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Word class effects on representation and processing in non-brain damaged speakers and people with aphasia
thesisposted on 2022-03-29, 00:43 authored by Anastasiia Romanova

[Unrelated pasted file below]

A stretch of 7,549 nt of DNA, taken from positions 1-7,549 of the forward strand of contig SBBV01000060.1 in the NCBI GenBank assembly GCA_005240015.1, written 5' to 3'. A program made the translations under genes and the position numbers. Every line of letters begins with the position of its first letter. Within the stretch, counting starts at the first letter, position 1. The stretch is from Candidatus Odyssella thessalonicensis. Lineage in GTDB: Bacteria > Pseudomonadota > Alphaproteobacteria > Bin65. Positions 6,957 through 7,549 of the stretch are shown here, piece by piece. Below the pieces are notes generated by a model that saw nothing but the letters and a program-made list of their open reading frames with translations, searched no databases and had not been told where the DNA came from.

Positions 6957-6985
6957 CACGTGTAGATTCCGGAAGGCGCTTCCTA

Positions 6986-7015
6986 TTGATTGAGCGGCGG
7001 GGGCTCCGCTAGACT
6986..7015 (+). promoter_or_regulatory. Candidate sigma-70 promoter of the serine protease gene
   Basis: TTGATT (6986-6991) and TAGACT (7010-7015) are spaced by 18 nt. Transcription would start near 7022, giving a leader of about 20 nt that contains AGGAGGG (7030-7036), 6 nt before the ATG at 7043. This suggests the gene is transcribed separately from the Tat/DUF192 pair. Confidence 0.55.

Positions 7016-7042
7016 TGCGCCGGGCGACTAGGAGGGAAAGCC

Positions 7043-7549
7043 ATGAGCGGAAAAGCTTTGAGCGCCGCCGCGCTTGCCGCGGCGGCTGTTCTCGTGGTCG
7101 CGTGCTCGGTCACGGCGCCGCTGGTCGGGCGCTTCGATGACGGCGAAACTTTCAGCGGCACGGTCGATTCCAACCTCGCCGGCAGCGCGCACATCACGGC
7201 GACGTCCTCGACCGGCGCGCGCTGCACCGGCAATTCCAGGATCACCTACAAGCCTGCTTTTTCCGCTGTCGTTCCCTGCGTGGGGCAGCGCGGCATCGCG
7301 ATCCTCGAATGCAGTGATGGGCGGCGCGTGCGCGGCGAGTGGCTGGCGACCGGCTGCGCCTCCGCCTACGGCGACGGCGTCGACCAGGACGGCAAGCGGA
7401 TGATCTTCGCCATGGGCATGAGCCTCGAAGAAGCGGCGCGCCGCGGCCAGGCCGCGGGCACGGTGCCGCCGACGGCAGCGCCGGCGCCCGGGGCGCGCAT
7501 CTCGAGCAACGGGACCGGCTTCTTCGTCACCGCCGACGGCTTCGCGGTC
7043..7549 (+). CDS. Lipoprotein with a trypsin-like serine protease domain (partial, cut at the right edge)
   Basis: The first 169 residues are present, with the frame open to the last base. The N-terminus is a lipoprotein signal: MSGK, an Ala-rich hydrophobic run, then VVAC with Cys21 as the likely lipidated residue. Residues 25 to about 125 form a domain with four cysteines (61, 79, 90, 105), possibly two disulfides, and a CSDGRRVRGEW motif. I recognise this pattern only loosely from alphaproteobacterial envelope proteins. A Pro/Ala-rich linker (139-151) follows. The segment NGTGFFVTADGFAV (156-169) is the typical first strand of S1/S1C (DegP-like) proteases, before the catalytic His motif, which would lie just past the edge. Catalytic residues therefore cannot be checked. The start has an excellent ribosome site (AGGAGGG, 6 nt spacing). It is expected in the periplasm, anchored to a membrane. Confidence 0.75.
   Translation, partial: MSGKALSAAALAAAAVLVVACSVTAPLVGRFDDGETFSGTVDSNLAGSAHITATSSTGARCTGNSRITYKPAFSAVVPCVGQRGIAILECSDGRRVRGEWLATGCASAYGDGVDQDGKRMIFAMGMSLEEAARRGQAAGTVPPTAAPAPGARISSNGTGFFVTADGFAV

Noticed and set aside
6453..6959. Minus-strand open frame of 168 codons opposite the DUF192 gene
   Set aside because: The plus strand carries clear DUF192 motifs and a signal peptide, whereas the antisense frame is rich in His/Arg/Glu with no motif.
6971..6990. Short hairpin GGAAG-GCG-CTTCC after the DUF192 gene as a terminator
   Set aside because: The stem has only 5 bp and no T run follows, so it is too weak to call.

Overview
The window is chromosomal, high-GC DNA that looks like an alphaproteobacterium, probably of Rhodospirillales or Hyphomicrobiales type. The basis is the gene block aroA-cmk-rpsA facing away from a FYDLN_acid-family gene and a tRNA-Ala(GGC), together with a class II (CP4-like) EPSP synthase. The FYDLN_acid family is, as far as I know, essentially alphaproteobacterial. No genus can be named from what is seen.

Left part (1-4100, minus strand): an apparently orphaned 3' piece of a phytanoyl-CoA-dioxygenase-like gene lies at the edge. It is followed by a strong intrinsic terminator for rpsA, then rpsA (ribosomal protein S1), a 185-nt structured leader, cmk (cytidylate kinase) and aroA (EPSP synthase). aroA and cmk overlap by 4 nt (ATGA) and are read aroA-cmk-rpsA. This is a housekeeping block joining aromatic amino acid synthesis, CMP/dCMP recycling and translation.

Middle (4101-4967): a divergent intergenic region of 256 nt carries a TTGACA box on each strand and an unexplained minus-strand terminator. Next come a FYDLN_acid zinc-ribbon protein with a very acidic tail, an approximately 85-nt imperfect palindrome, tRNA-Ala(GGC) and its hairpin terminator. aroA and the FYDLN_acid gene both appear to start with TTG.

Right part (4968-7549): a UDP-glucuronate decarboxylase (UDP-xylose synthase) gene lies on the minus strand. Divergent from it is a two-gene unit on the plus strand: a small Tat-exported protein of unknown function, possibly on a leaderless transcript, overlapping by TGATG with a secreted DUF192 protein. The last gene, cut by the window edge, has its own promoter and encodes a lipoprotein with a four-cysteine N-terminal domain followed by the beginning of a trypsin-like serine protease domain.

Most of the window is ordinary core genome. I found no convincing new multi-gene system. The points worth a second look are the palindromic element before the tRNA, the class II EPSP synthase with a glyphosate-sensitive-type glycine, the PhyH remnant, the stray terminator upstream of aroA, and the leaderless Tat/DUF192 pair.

This thesis focuses on processing of proper nouns (e.g., Hugh Grant) and common nouns (e.g., actor). Empirical studies have shown poorer retrieval and slower learning for proper nouns in comparison to common nouns in non-brain-damaged individuals, and poorer retrieval for proper nouns relative to common nouns in people with aphasia. However, no censensus has been reached regarding the underlying cause(s) of these discrepancies. Differences in production of proper and common nouns have generally been attributed to the existence of separate processing mechanisms for these two noun classes. However, different statistical properties (such as frequency) and the effects they may have on the retrieval of proper relative to common nouns have also been discussed. A stumbling block for making any firm conclusions regarding differences in proper versus common noun processing based on previous experimental designs is that matching proper and common nouns on statistical properties is very hard, if not impossible. This thesis attempted to address this methodological problem with five experiments to inform our understanding of word class effects (proper versus common nouns) on representation and processing. Chapters Two, Three and Four explore learning mechanisms for novel proper and common nouns in younger and older non-brain-damaged speakers as well as in people with aphasia. By using novel word forms paired with novel meanings, we held statistical properties of words equal. Therefore, the design allowed us to more directly address the possibility that proper and common nouns are processed by two separate mechanisms. Younger and older individuals showed the same pattern in retrieval: Proper nouns were not more vulnerable than common nouns. In learning, proper nouns were, however, more demanding (possibly due fine visual discrimination required). People with aphasia did not demonstrate greater impairment on newly learned proper nouns than on common nouns relative to their age-matched controls. Chapter Five focuses on proper versus common noun production in category fluency tasks in non-brain-damaged speakers as well as in people with aphasia. Category fluency tasks were argued to reduce the influence of frequency on word retrieval and thus, represent a more objective tool (in comparison to picture naming, for example) to assess differences in proper versus common noun retrieval. The study found no evidence for proper nouns being harder to retrieve. Finally, in Chapter Six, repetition of a word in the presence of a picture was used to facilitate naming of proper and common nouns in people with aphasia. Proper and common nouns were found to benefit equally from facilitation. Overall, convergent evidence from the studies in this thesis shows that when statistical properties are held equal or affect performance on the task less, proper nouns are no longer more vulnerable in retrieval than common nouns. Consequently, statistical properties of proper and common nouns should be given more consideration in accounting for retrieval patterns and should be incorporated into explanatory theoretical models.